“How my grandfather was treated caused him to doubt himself,” Daniel says. “He must have suffered when he realized that others were judging him for how he looked. His experience sensitized me to the suffering of others…. It is an educator’s job to provide a safe environment–to let every student follow his or her dream. And we must work together to help those dreams come true.”
Questions for Discussion
Think of a person who left you a positive legacy. How did that legacy help form who you are today?
Think of a person who left you a negative legacy. How have you been able to learn from that person’s mistakes?
As a Christian, what kind of legacy are you leaving for others?
Marilyn McGinnis teaches an adult Bible class at Glendale Presbyterian Church in Glendale, California, and other area churches. She is also a freelance writer of Bible study curriculum. Marilyn has an M.A. in religious education from Talbot Theological Seminary and an M.Div. from Fuller Theological Seminary. She and her husband, George, have three grown children.
2 Kings 2:1-14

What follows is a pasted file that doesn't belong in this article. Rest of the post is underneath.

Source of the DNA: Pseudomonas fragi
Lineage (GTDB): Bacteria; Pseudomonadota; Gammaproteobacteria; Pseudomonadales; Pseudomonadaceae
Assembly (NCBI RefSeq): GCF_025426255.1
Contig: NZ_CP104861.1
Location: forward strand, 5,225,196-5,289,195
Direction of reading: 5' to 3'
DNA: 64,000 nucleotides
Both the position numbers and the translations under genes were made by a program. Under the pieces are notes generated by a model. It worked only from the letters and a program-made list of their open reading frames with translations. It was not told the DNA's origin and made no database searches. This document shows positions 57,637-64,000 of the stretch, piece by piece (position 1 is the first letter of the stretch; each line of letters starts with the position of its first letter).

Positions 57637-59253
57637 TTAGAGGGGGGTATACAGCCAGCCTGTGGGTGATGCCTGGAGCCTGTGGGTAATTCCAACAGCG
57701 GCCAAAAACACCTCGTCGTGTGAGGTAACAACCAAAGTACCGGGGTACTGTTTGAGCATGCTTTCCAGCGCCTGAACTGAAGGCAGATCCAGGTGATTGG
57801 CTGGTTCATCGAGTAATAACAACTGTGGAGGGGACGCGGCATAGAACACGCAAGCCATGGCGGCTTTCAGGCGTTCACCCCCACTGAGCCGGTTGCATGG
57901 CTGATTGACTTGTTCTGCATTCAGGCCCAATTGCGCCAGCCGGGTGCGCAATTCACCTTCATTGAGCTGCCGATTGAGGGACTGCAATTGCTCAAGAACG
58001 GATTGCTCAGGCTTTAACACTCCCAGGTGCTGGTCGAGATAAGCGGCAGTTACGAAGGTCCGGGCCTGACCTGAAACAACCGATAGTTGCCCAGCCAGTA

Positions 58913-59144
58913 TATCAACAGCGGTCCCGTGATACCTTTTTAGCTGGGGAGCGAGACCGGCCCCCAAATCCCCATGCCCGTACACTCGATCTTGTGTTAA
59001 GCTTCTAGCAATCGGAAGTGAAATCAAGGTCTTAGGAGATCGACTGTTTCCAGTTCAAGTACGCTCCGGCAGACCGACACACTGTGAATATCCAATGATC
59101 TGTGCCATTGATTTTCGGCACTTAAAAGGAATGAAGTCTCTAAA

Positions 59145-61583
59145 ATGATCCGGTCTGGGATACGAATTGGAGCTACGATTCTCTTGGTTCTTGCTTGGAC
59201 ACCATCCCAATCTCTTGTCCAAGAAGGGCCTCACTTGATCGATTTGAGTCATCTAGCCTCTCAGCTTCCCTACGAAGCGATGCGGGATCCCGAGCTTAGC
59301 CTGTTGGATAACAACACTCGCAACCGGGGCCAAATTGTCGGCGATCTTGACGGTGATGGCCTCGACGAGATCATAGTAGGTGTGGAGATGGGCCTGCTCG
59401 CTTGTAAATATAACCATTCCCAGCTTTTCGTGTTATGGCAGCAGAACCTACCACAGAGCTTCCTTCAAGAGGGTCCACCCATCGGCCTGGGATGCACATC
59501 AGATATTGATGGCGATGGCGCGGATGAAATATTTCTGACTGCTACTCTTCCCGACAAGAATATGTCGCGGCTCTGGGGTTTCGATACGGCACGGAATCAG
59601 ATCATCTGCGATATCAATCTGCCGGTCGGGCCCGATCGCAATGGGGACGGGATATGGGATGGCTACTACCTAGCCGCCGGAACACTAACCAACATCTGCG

1 Now when the LORD was about to take Elijah up to heaven by a whirlwind, Elijah and Elisha were on their way from Gilgal. 2 Elijah said to Elisha, “Stay here; for the LORD has sent me as far as Bethel.” But Elisha said, “As the LORD lives, and as you yourself live, I will not leave you.” So they went down to Bethel. 3 The company of prophets who were in Bethel came out to Elisha, and said to him, “Do you know that today the LORD will take your master away from you?” And he said, “Yes, I know; keep silent.” 4 Elijah said to him, “Elisha, stay here; for the LORD has sent me to Jericho.” But he said, “As the LORD lives, and as you yourself live, I will not leave you.” So they came to Jericho. 5 The company of prophets who were at Jericho drew near to Elisha, and said to him, “Do you know that today the LORD will take your master away from you?” And he answered, “Yes, I know; be silent.” 6 Then Elijah said to him, “Stay here; for the LORD has sent me to the Jordan.” But he said, “As the LORD lives, and as you yourself live, I will not leave you.” So the two of them went on. 7 Fifty men of the company of prophets also went, and stood at some distance from them, as they both were standing by the Jordan. 8 Then Elijah took his mantle and rolled it up, and struck the water; the water was parted to the one side and to the other, until the two of them crossed on dry ground. 9 When they had crossed, Elijah said to Elisha, “Tell me what I may do for you, before I am taken from you.” Elisha said, “Please let me inherit a double share of your spirit.” 10 He responded, “You have asked a hard thing; yet, if you see me as I am being taken from you, it will be granted you; if not, it will not.” 11 As they continued walking and talking, a chariot of fire and horses of fire separated the two of them, and Elijah ascended in a whirlwind into heaven. 12 Elisha kept watching and crying out, “Father, father! The chariots of Israel and its horsemen!” But when he could no longer see him, he grasped his own clothes and tore them in two pieces. 13 He picked up the mantle of Elijah that had fallen from him, and went back and stood on the bank of the Jordan. 14 He took the mantle of Elijah that had fallen from him, and struck the water, saying, “Where is the LORD, the God of Elijah?” When he had struck the water, the water was parted to the one side and to the other, and Elisha went over.